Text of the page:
While speaking in Kelowna last weekend at a FamilyLife marriage conference, I was listening to the other speaker couple share about their lives. Keith and I are still the “young” speaker couples, since we’re only in our 30s, but Pete and Shirley Unrau, with whom we were speaking, have been married fifty years and are in their 70s. So they have a wealth of wisdom.
Shirley at one point was delivering a talk to mothers on how to discipline a child. She said there were three things that they used to discipline their four children over: dishonesty, disrespect, and downright disobedience. The 3 d’s!
I love that model! It makes sense, and it’s easy to remember. So let’s go over them:
Discipline a Child for Dishonesty
If you don’t have honesty, you don’t have anything. Without honesty you can’t trust your children. You don’t know if they’ll confess if they’ve done something wrong, or follow through when you ask them to do something. We’ve always come down hard on dishonesty. So sneakiness is a no-no. I’m struggling with this right now because my 14-year-old likes to keep her door closed while she works, etc. I’m not a fan of closed doors. I think it inspires secrets. Occasionally it’s okay, but normally it’s not. I believe in giving children space (and when she’s in her room, it’s not like we’re standing over her), but you still need to be part of the family. So I’m trying to figure out if I’m being mean or not. She is an honest kid, but I don’t believe in creating conditions where dishonesty could flourish.
Discipline a Child for Disrespect
Another cornerstone of family life is respect. Children must respect their parents. Too often parents treat their children as equals, but family is not a democracy. Parents get the final say, which is the way it is supposed to be. We know how the world works. We know what’s best. We pay the bills. We get the final say. People struggle with this, but it’s foundational in parenting.
So don’t let your child whine at you or talk back to you! I’ve been in the nursery at church when a 3-year-old yelled at his mother, telling her she was mean and all sorts of horrible things, and she just stood there and tried to whisper to him and say “it was all right”. It wasn’t all right! He was disrespecting his mother, and that should never be allowed.
This is one of those things that if you come down hard on early becomes much less of a problem later. So watch how they talk to you when they’re three and four. Make a big deal out of whining at you or talking back. And then they’ll learn that you are to be respected!
I honestly don’t think, though, that many parents recognize disrespect. They think it’s just a child throwing a tantrum, or that’s just the way 3-year-olds are. No. A child is not allowed to talk back to his/her parents, or call them names, or yell at them. These are specific things that need to be dealt with.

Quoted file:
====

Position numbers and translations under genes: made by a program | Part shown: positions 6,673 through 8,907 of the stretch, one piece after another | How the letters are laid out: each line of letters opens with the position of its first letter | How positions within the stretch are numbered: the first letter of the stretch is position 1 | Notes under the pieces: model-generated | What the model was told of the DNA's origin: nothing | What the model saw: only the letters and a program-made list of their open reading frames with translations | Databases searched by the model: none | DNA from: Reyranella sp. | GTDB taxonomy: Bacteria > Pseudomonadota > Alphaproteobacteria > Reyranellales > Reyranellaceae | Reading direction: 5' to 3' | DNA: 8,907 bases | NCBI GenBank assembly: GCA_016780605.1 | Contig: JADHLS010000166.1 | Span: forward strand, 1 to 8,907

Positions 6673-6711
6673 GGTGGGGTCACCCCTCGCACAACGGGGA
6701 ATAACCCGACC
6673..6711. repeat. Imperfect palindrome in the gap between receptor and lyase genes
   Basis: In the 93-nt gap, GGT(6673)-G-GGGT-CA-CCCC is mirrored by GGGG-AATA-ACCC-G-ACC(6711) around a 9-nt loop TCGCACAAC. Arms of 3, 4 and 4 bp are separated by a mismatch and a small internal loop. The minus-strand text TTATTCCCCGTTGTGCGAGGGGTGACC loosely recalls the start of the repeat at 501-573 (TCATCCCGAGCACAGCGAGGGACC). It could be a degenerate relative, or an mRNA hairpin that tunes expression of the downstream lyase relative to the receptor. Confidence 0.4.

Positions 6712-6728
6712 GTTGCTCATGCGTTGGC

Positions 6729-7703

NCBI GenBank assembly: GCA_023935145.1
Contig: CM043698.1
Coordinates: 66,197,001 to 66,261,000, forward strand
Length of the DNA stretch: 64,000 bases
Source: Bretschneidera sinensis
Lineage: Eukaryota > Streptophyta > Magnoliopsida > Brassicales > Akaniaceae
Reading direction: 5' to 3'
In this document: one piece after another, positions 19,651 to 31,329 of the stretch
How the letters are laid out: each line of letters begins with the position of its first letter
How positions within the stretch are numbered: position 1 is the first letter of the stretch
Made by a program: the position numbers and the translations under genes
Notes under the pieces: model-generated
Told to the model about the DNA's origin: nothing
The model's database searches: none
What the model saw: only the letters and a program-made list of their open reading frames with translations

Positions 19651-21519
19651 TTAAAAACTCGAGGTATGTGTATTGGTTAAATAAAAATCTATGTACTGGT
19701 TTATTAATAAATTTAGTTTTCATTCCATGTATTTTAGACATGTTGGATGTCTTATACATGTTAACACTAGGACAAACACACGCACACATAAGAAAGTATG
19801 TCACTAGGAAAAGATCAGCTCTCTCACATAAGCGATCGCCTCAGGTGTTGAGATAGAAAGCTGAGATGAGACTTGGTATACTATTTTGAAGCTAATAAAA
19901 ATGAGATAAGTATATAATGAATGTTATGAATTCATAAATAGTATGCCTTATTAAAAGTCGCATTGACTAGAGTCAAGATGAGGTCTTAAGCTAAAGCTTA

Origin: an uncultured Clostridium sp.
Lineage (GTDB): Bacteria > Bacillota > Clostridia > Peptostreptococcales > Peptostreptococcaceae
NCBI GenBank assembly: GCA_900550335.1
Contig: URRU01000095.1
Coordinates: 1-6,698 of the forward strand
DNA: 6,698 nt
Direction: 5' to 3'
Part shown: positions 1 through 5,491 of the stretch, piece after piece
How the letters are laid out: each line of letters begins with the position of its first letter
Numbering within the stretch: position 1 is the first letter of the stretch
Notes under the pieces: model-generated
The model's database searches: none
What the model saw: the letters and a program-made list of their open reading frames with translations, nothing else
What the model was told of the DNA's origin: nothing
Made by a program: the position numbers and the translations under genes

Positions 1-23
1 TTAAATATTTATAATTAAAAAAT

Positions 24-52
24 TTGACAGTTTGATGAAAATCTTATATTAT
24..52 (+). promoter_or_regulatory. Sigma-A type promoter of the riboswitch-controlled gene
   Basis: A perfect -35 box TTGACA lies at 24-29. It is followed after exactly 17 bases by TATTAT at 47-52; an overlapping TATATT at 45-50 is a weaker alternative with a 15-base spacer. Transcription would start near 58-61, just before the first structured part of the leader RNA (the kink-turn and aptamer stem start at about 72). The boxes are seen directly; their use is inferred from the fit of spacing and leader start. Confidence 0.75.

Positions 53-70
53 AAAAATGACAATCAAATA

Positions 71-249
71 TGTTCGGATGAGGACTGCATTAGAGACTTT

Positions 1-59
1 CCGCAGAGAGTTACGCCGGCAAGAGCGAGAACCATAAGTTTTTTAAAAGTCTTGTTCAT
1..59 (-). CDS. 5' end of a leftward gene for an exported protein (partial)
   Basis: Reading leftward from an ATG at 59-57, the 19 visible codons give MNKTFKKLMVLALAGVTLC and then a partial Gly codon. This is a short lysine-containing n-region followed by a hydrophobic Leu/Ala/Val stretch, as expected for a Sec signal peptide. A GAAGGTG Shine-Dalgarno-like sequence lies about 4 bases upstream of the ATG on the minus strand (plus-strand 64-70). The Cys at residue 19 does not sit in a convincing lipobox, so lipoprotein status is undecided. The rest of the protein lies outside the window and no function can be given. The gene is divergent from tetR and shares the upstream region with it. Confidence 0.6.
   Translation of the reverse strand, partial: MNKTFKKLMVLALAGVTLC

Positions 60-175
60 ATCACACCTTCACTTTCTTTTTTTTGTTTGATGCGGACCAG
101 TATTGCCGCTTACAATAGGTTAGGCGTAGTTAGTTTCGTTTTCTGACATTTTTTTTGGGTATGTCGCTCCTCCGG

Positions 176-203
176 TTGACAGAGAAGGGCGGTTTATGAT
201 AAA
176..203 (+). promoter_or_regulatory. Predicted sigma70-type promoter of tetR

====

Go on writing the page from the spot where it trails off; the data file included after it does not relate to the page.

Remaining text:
When children act up, we often try the distraction method. Just get them thinking about something else and they’ll stop whatever they’re angry about. That may work if the problem is that they don’t want to share a toy. But if the problem is that they’re yelling at Mommy, distraction is not appropriate. Discipline is.
Discipline a Child for Downright Disobedience
When you tell them to do something and they don’t do it, that’s a reason for punishing them. This one’s the most obvious. Many discipline for disobedience, but not for the other two. Ironically, though, if you discipline for the other two, this one is less likely to happen!
So What Don’t You Discipline a Child For?
That may look like you discipline a child for just about everything! But actually, if you parent appropriately, interact with your children well, and talk with them throughout the day, you’ll find less need for discipline. For instance, I didn’t discipline my daughters if they were simply whiny and bored. That was a problem with me, not with them. I found ways to distract them, and I started talking with them. I didn’t discipline if they were overtired, or even if they had a temper tantrum. I simply left them in a safe place to control their emotions.
Often kids act up not because they’re being bad, but because they’re tired, bored, or hungry. These aren’t things that are appropriate to discipline for. In all cases, look at the root: Is it a heart issue? Or is it an environmental issue? Heart issues need discipline. The other issues likely just need your attention!
Here’s a post on how we parented so that downright disobedience and whining was rather rare.
Now what do you think? What do you discipline your children for? Let me know in the comments!